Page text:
Fountain Report Excerpts Jan 23, 2024

Fountain Report Excerpts
  1. Virbac reported fourth quarter 2023 revenue of 321.7 million euros, up 9.1% from the same period in 2022. For the year, revenue of 1.25 billion euros was up 2.5% and up 4.9% at constant exchange rates. In terms of species, despite a drop in sales on dog and cat vaccine range (which was out of stock throughout the year) and a decline in parasiticides, the companion animal segment grew 3.5% at constant rates, driven by the performance of pet food, specialties and dermatology ranges. The farm animal segment saw growth of 6.7% at constant rates, driven by both ruminants (up 7.8% at constant rates) and pigs (up 13.1% at constant rates).
  1. Hanover College, a private school of 1,157 students in southern Indiana, is the latest to unveil plans for a veterinary college, bringing the number of emerging veterinary schools in the United States to 12, the VIN News Service reports. If all goes as expected, Indiana will be home to two veterinary schools when Hanover opens in 2026 with at least 80 seats. The other is at Purdue University in West Lafayette. The combined efforts of both programs could more than double the annual graduation count of veterinary students in the state. Purdue, with its usual yearly graduation of 84 students, has recently expanded its teaching hospital and now can accommodate 120 students. Moving forward requires approval from the AVMA Council on Education, the nation’s accrediting authority for veterinary schools. Hanover has initiated the accreditation process by requesting a consultative site visit.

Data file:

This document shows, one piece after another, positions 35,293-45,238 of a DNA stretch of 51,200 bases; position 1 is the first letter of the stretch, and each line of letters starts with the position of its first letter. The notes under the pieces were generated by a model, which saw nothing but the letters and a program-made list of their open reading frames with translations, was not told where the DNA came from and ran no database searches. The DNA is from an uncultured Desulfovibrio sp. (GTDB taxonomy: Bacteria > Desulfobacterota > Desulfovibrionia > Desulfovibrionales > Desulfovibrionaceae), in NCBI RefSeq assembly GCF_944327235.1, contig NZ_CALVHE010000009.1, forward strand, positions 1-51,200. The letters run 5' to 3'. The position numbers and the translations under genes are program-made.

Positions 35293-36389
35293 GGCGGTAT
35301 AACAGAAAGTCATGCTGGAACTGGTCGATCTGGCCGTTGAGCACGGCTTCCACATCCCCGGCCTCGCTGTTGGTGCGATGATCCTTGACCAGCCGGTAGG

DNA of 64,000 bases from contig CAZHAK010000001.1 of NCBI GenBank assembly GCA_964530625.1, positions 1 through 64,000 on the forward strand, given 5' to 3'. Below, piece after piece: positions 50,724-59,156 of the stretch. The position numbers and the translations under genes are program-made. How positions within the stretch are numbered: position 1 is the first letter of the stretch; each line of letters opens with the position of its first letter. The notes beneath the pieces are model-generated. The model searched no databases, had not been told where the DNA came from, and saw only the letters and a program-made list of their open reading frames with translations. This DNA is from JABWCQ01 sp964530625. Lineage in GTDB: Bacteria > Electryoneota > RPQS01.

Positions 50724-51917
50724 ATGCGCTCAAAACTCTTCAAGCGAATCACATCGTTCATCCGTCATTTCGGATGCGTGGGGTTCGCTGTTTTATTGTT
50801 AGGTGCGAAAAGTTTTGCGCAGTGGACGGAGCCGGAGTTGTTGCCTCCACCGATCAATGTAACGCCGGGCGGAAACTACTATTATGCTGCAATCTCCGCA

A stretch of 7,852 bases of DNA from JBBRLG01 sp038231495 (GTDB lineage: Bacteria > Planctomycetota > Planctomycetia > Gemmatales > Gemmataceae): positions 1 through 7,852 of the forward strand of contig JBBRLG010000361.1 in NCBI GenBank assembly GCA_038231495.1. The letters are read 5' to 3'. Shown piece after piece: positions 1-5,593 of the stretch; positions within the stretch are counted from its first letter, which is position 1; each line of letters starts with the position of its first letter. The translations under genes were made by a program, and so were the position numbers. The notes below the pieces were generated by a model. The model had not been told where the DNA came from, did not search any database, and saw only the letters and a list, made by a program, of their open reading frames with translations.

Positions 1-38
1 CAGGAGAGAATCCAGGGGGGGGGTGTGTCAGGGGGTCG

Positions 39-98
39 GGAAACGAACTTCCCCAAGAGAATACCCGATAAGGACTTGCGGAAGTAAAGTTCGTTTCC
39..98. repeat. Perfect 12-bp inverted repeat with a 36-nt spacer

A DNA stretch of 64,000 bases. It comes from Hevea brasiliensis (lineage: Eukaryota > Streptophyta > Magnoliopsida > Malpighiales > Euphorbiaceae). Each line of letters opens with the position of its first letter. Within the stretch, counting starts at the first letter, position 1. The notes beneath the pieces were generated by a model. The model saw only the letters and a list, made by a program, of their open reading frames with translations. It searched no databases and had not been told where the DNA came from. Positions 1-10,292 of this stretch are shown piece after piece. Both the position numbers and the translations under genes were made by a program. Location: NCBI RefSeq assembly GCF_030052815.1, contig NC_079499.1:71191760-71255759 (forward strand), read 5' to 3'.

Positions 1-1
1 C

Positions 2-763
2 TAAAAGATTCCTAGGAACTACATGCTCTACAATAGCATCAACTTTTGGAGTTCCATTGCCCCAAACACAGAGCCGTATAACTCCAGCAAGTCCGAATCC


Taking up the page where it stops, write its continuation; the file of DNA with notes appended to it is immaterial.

1. A new bill filed in the Florida Legislature would allow xylazine to once again be administered to animals in the state, The Floridian reports. The legislation would remove xylazine animal drug products from the list of Schedule I controlled substances, easing veterinary access to the drug. “This bill seeks to create an exemption for xylazine animal drug products for use by licensed veterinarians from the controlled substances FDA law,” bill sponsor Senator Joe Gruters said at the Senate Committee on Criminal Justice, explaining that his bill would not provide exceptions for human use of the drug. According to the bill’s analysis, a Schedule I drug has a “high potential for abuse” and “no currently accepted medical use.” The AVMA cautioned the federal government against classifying xylazine as such.

Click HERE to subscribe to the full Fountain Report content.